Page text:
Guest Column | September 30, 2015

Financial And Regulatory Trends In China — And Their Implications For Med Device Companies

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By John Pong, Decision Resources Group (Hong Kong)

China has experienced a strong economic boom in the past 10 years, and many industries in China have benefited as a consequence. The medical device industry in China is no exception, growing at an average rate of 20 percent annually since 2009, and it is expected to reach almost RMB $300 billion (USD $45 billion) this year.

However, China’s economy is expected to experience its first downturn in a number of years. We will discuss how this and other recent trends may affect the medical device industry in China, both now and in the future.

Current State Of The Chinese Medical Device Industry

The driving factor of growth in China’s medical device industry has primarily been its status as the world’s most populous nation, home to an economically robust population whose average age is steadily increasing.  In response to its growing population — and the increasing number of its citizens prone to age-related afflictions — the Chinese government has made major efforts in the last decade to improve the healthcare infrastructure and the healthcare insurance offered to Chinese citizens.

The Chinese medical device industry has primarily been separated into two categories in the past: 1) The domestic manufacturers, who mainly develop low- to mid-tier products at a lower price than their foreign counterparts; and 2) the foreign-imported, premium-priced products supplied by large multinational corporations (MNCs). These manufacturers target very different segments of China. MNCs and their more expensive products dominate the market in China’s major economic hubs, such as Beijing and Shanghai, as the population in those areas can afford the price of more reputable products. On the other hand, domestic products dominate the market in less developed parts of China and lower-tiered hospitals (tier 2 or below hospitals and clinics), where MNCs can’t overcome the price competition from their local counterparts.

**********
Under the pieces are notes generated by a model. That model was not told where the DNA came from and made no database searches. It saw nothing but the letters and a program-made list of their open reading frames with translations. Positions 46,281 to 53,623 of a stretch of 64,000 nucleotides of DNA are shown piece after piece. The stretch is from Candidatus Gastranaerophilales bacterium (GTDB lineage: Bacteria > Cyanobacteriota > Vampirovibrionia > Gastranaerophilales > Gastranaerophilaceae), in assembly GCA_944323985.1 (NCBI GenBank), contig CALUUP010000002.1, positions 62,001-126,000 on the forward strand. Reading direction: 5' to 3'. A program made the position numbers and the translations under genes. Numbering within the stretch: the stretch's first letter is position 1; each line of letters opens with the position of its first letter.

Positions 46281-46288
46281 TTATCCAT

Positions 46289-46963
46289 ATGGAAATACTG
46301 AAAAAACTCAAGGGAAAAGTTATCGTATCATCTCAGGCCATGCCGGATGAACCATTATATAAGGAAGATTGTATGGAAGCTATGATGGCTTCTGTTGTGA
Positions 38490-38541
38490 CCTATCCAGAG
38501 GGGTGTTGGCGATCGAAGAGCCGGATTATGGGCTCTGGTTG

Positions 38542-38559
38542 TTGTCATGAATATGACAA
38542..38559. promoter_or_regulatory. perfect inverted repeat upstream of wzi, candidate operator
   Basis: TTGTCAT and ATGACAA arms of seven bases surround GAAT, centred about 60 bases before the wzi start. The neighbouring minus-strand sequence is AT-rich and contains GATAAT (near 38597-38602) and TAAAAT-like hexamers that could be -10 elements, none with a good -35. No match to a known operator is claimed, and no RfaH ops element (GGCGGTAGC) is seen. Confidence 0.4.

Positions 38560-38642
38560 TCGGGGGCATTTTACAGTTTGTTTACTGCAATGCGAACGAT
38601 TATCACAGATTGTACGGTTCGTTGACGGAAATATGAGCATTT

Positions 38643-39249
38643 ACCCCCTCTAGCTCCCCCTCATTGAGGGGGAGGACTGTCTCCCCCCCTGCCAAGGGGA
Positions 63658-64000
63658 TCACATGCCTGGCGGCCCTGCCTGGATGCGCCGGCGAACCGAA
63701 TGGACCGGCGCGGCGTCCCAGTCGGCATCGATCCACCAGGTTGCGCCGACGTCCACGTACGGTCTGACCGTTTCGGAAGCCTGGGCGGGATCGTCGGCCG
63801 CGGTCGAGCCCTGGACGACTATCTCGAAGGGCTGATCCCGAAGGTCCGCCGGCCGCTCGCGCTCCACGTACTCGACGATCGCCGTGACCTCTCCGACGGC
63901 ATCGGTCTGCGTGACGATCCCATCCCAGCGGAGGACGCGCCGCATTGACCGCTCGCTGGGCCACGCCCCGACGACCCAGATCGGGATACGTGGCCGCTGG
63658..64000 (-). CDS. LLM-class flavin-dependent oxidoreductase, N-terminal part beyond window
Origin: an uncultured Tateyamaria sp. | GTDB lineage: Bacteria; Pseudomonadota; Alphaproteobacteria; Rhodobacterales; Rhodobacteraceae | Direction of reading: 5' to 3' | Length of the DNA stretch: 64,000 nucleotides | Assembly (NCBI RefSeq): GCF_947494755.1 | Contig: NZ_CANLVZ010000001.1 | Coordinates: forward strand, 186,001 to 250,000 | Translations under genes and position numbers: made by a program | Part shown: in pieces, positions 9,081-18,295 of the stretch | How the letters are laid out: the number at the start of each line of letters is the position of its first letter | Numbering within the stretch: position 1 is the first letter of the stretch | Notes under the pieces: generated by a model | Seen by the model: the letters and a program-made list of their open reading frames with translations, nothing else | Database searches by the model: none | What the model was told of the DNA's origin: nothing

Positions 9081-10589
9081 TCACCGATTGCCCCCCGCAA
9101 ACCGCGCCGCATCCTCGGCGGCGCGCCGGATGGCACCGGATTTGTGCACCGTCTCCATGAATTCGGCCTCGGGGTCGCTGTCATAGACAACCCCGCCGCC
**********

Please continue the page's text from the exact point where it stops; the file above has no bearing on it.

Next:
The market potential outside of China’s major cities has drawn many local companies to target this sector. China had a total of 17,800 domestic medical device manufacturers in 2013, mainly suppliers of low to midrange products, many of whom are market leaders in China due to their dominance in these less-developed cities and lower-tiered hospitals. A number of these local companies — such as Weigao Group, Microport, and Shenzen Mindray — have developed into strong competitors against their foreign counterparts based on their products’ strong reputation in, and domination of, the lower-priced markets.

Many of China’s domestic manufacturers have built upon their strong local reputations to become growing forces in the global market. In fact, the market value of exported Chinese medical devices is larger than that of imported medical devices: China’s medical device exports were estimated at RMB $21 billion (USD $3.3 billion) in 2014, while device imports topped out at RMB $18 billion (USD $2.8 billion) that year. Still, the Chinese export market has grown at a rate of about 10 percent annually for the past few years, while the import market has grown at a rate of around 30 percent annually since 2010.

These figures confirm that China’s medical device market has been growing at a rapid rate, but the figures also show that China is importing more medical devices every year. Most of this import growth is due to strong sales of high-tech products that domestic companies have not yet mastered. Due to recent policy changes issued by the Chinese government, the overall growth of the Chinese medical device market is expected to continue.

Recent Policy Changes Affecting Device Regulation, Manufacturing, and Tendering/Reimbursement

China has taken massive strides to improve its healthcare system over the past few years. The Chinese government has invested over RMB $2.2 trillion (USD $359 billion) in the past five years to improve China’s device regulations and harmonize them with regulations used overseas, such as the U.S., Japan, and the European Union (EU).  These changes also aim to improve local medical device innovation, spur growth among local medical device suppliers, and attract more foreign medical device manufacturers to enter the Chinese market. Notable changes include:

  • Implementing a more consistent medical device registration process
  • Extended validity of medical device registration (with registration process benefits to products developed locally)
  • Adopting a notification to replace the registration system for all Class I products
  • Requiring clinical trials within China for Class II and Class III medical devices outside the CFDA’s exemption list.

Earlier this year, the China Food and Drug Administration (CFDA) also revised its good manufacturing practice (GMP) regulations. The new regulations require improvements to product tracking, storage and transport, and after-sale support. The new regulations also reserve for CFDA the right to carry out unannounced inspections and to dish out heavier penalties for noncompliance. These regulations are aimed at improving the quality of local products, as well as bringing higher transparency to all products that are registered. Overall, these changes are expected to help improve the quality standard and reputation of exported Chinese medical devices, as well as promote a more competitive local device market.

Medical device purchasing decisions in China, particularly among lower cost products, are largely dictated by two determining factors: Tendering and reimbursement. Although the Chinese government has been attempting to refine the tendering and reimbursement processes, those processes take place largely at the provincial level and are oftentimes nontransparent, so changes have been slow to take place.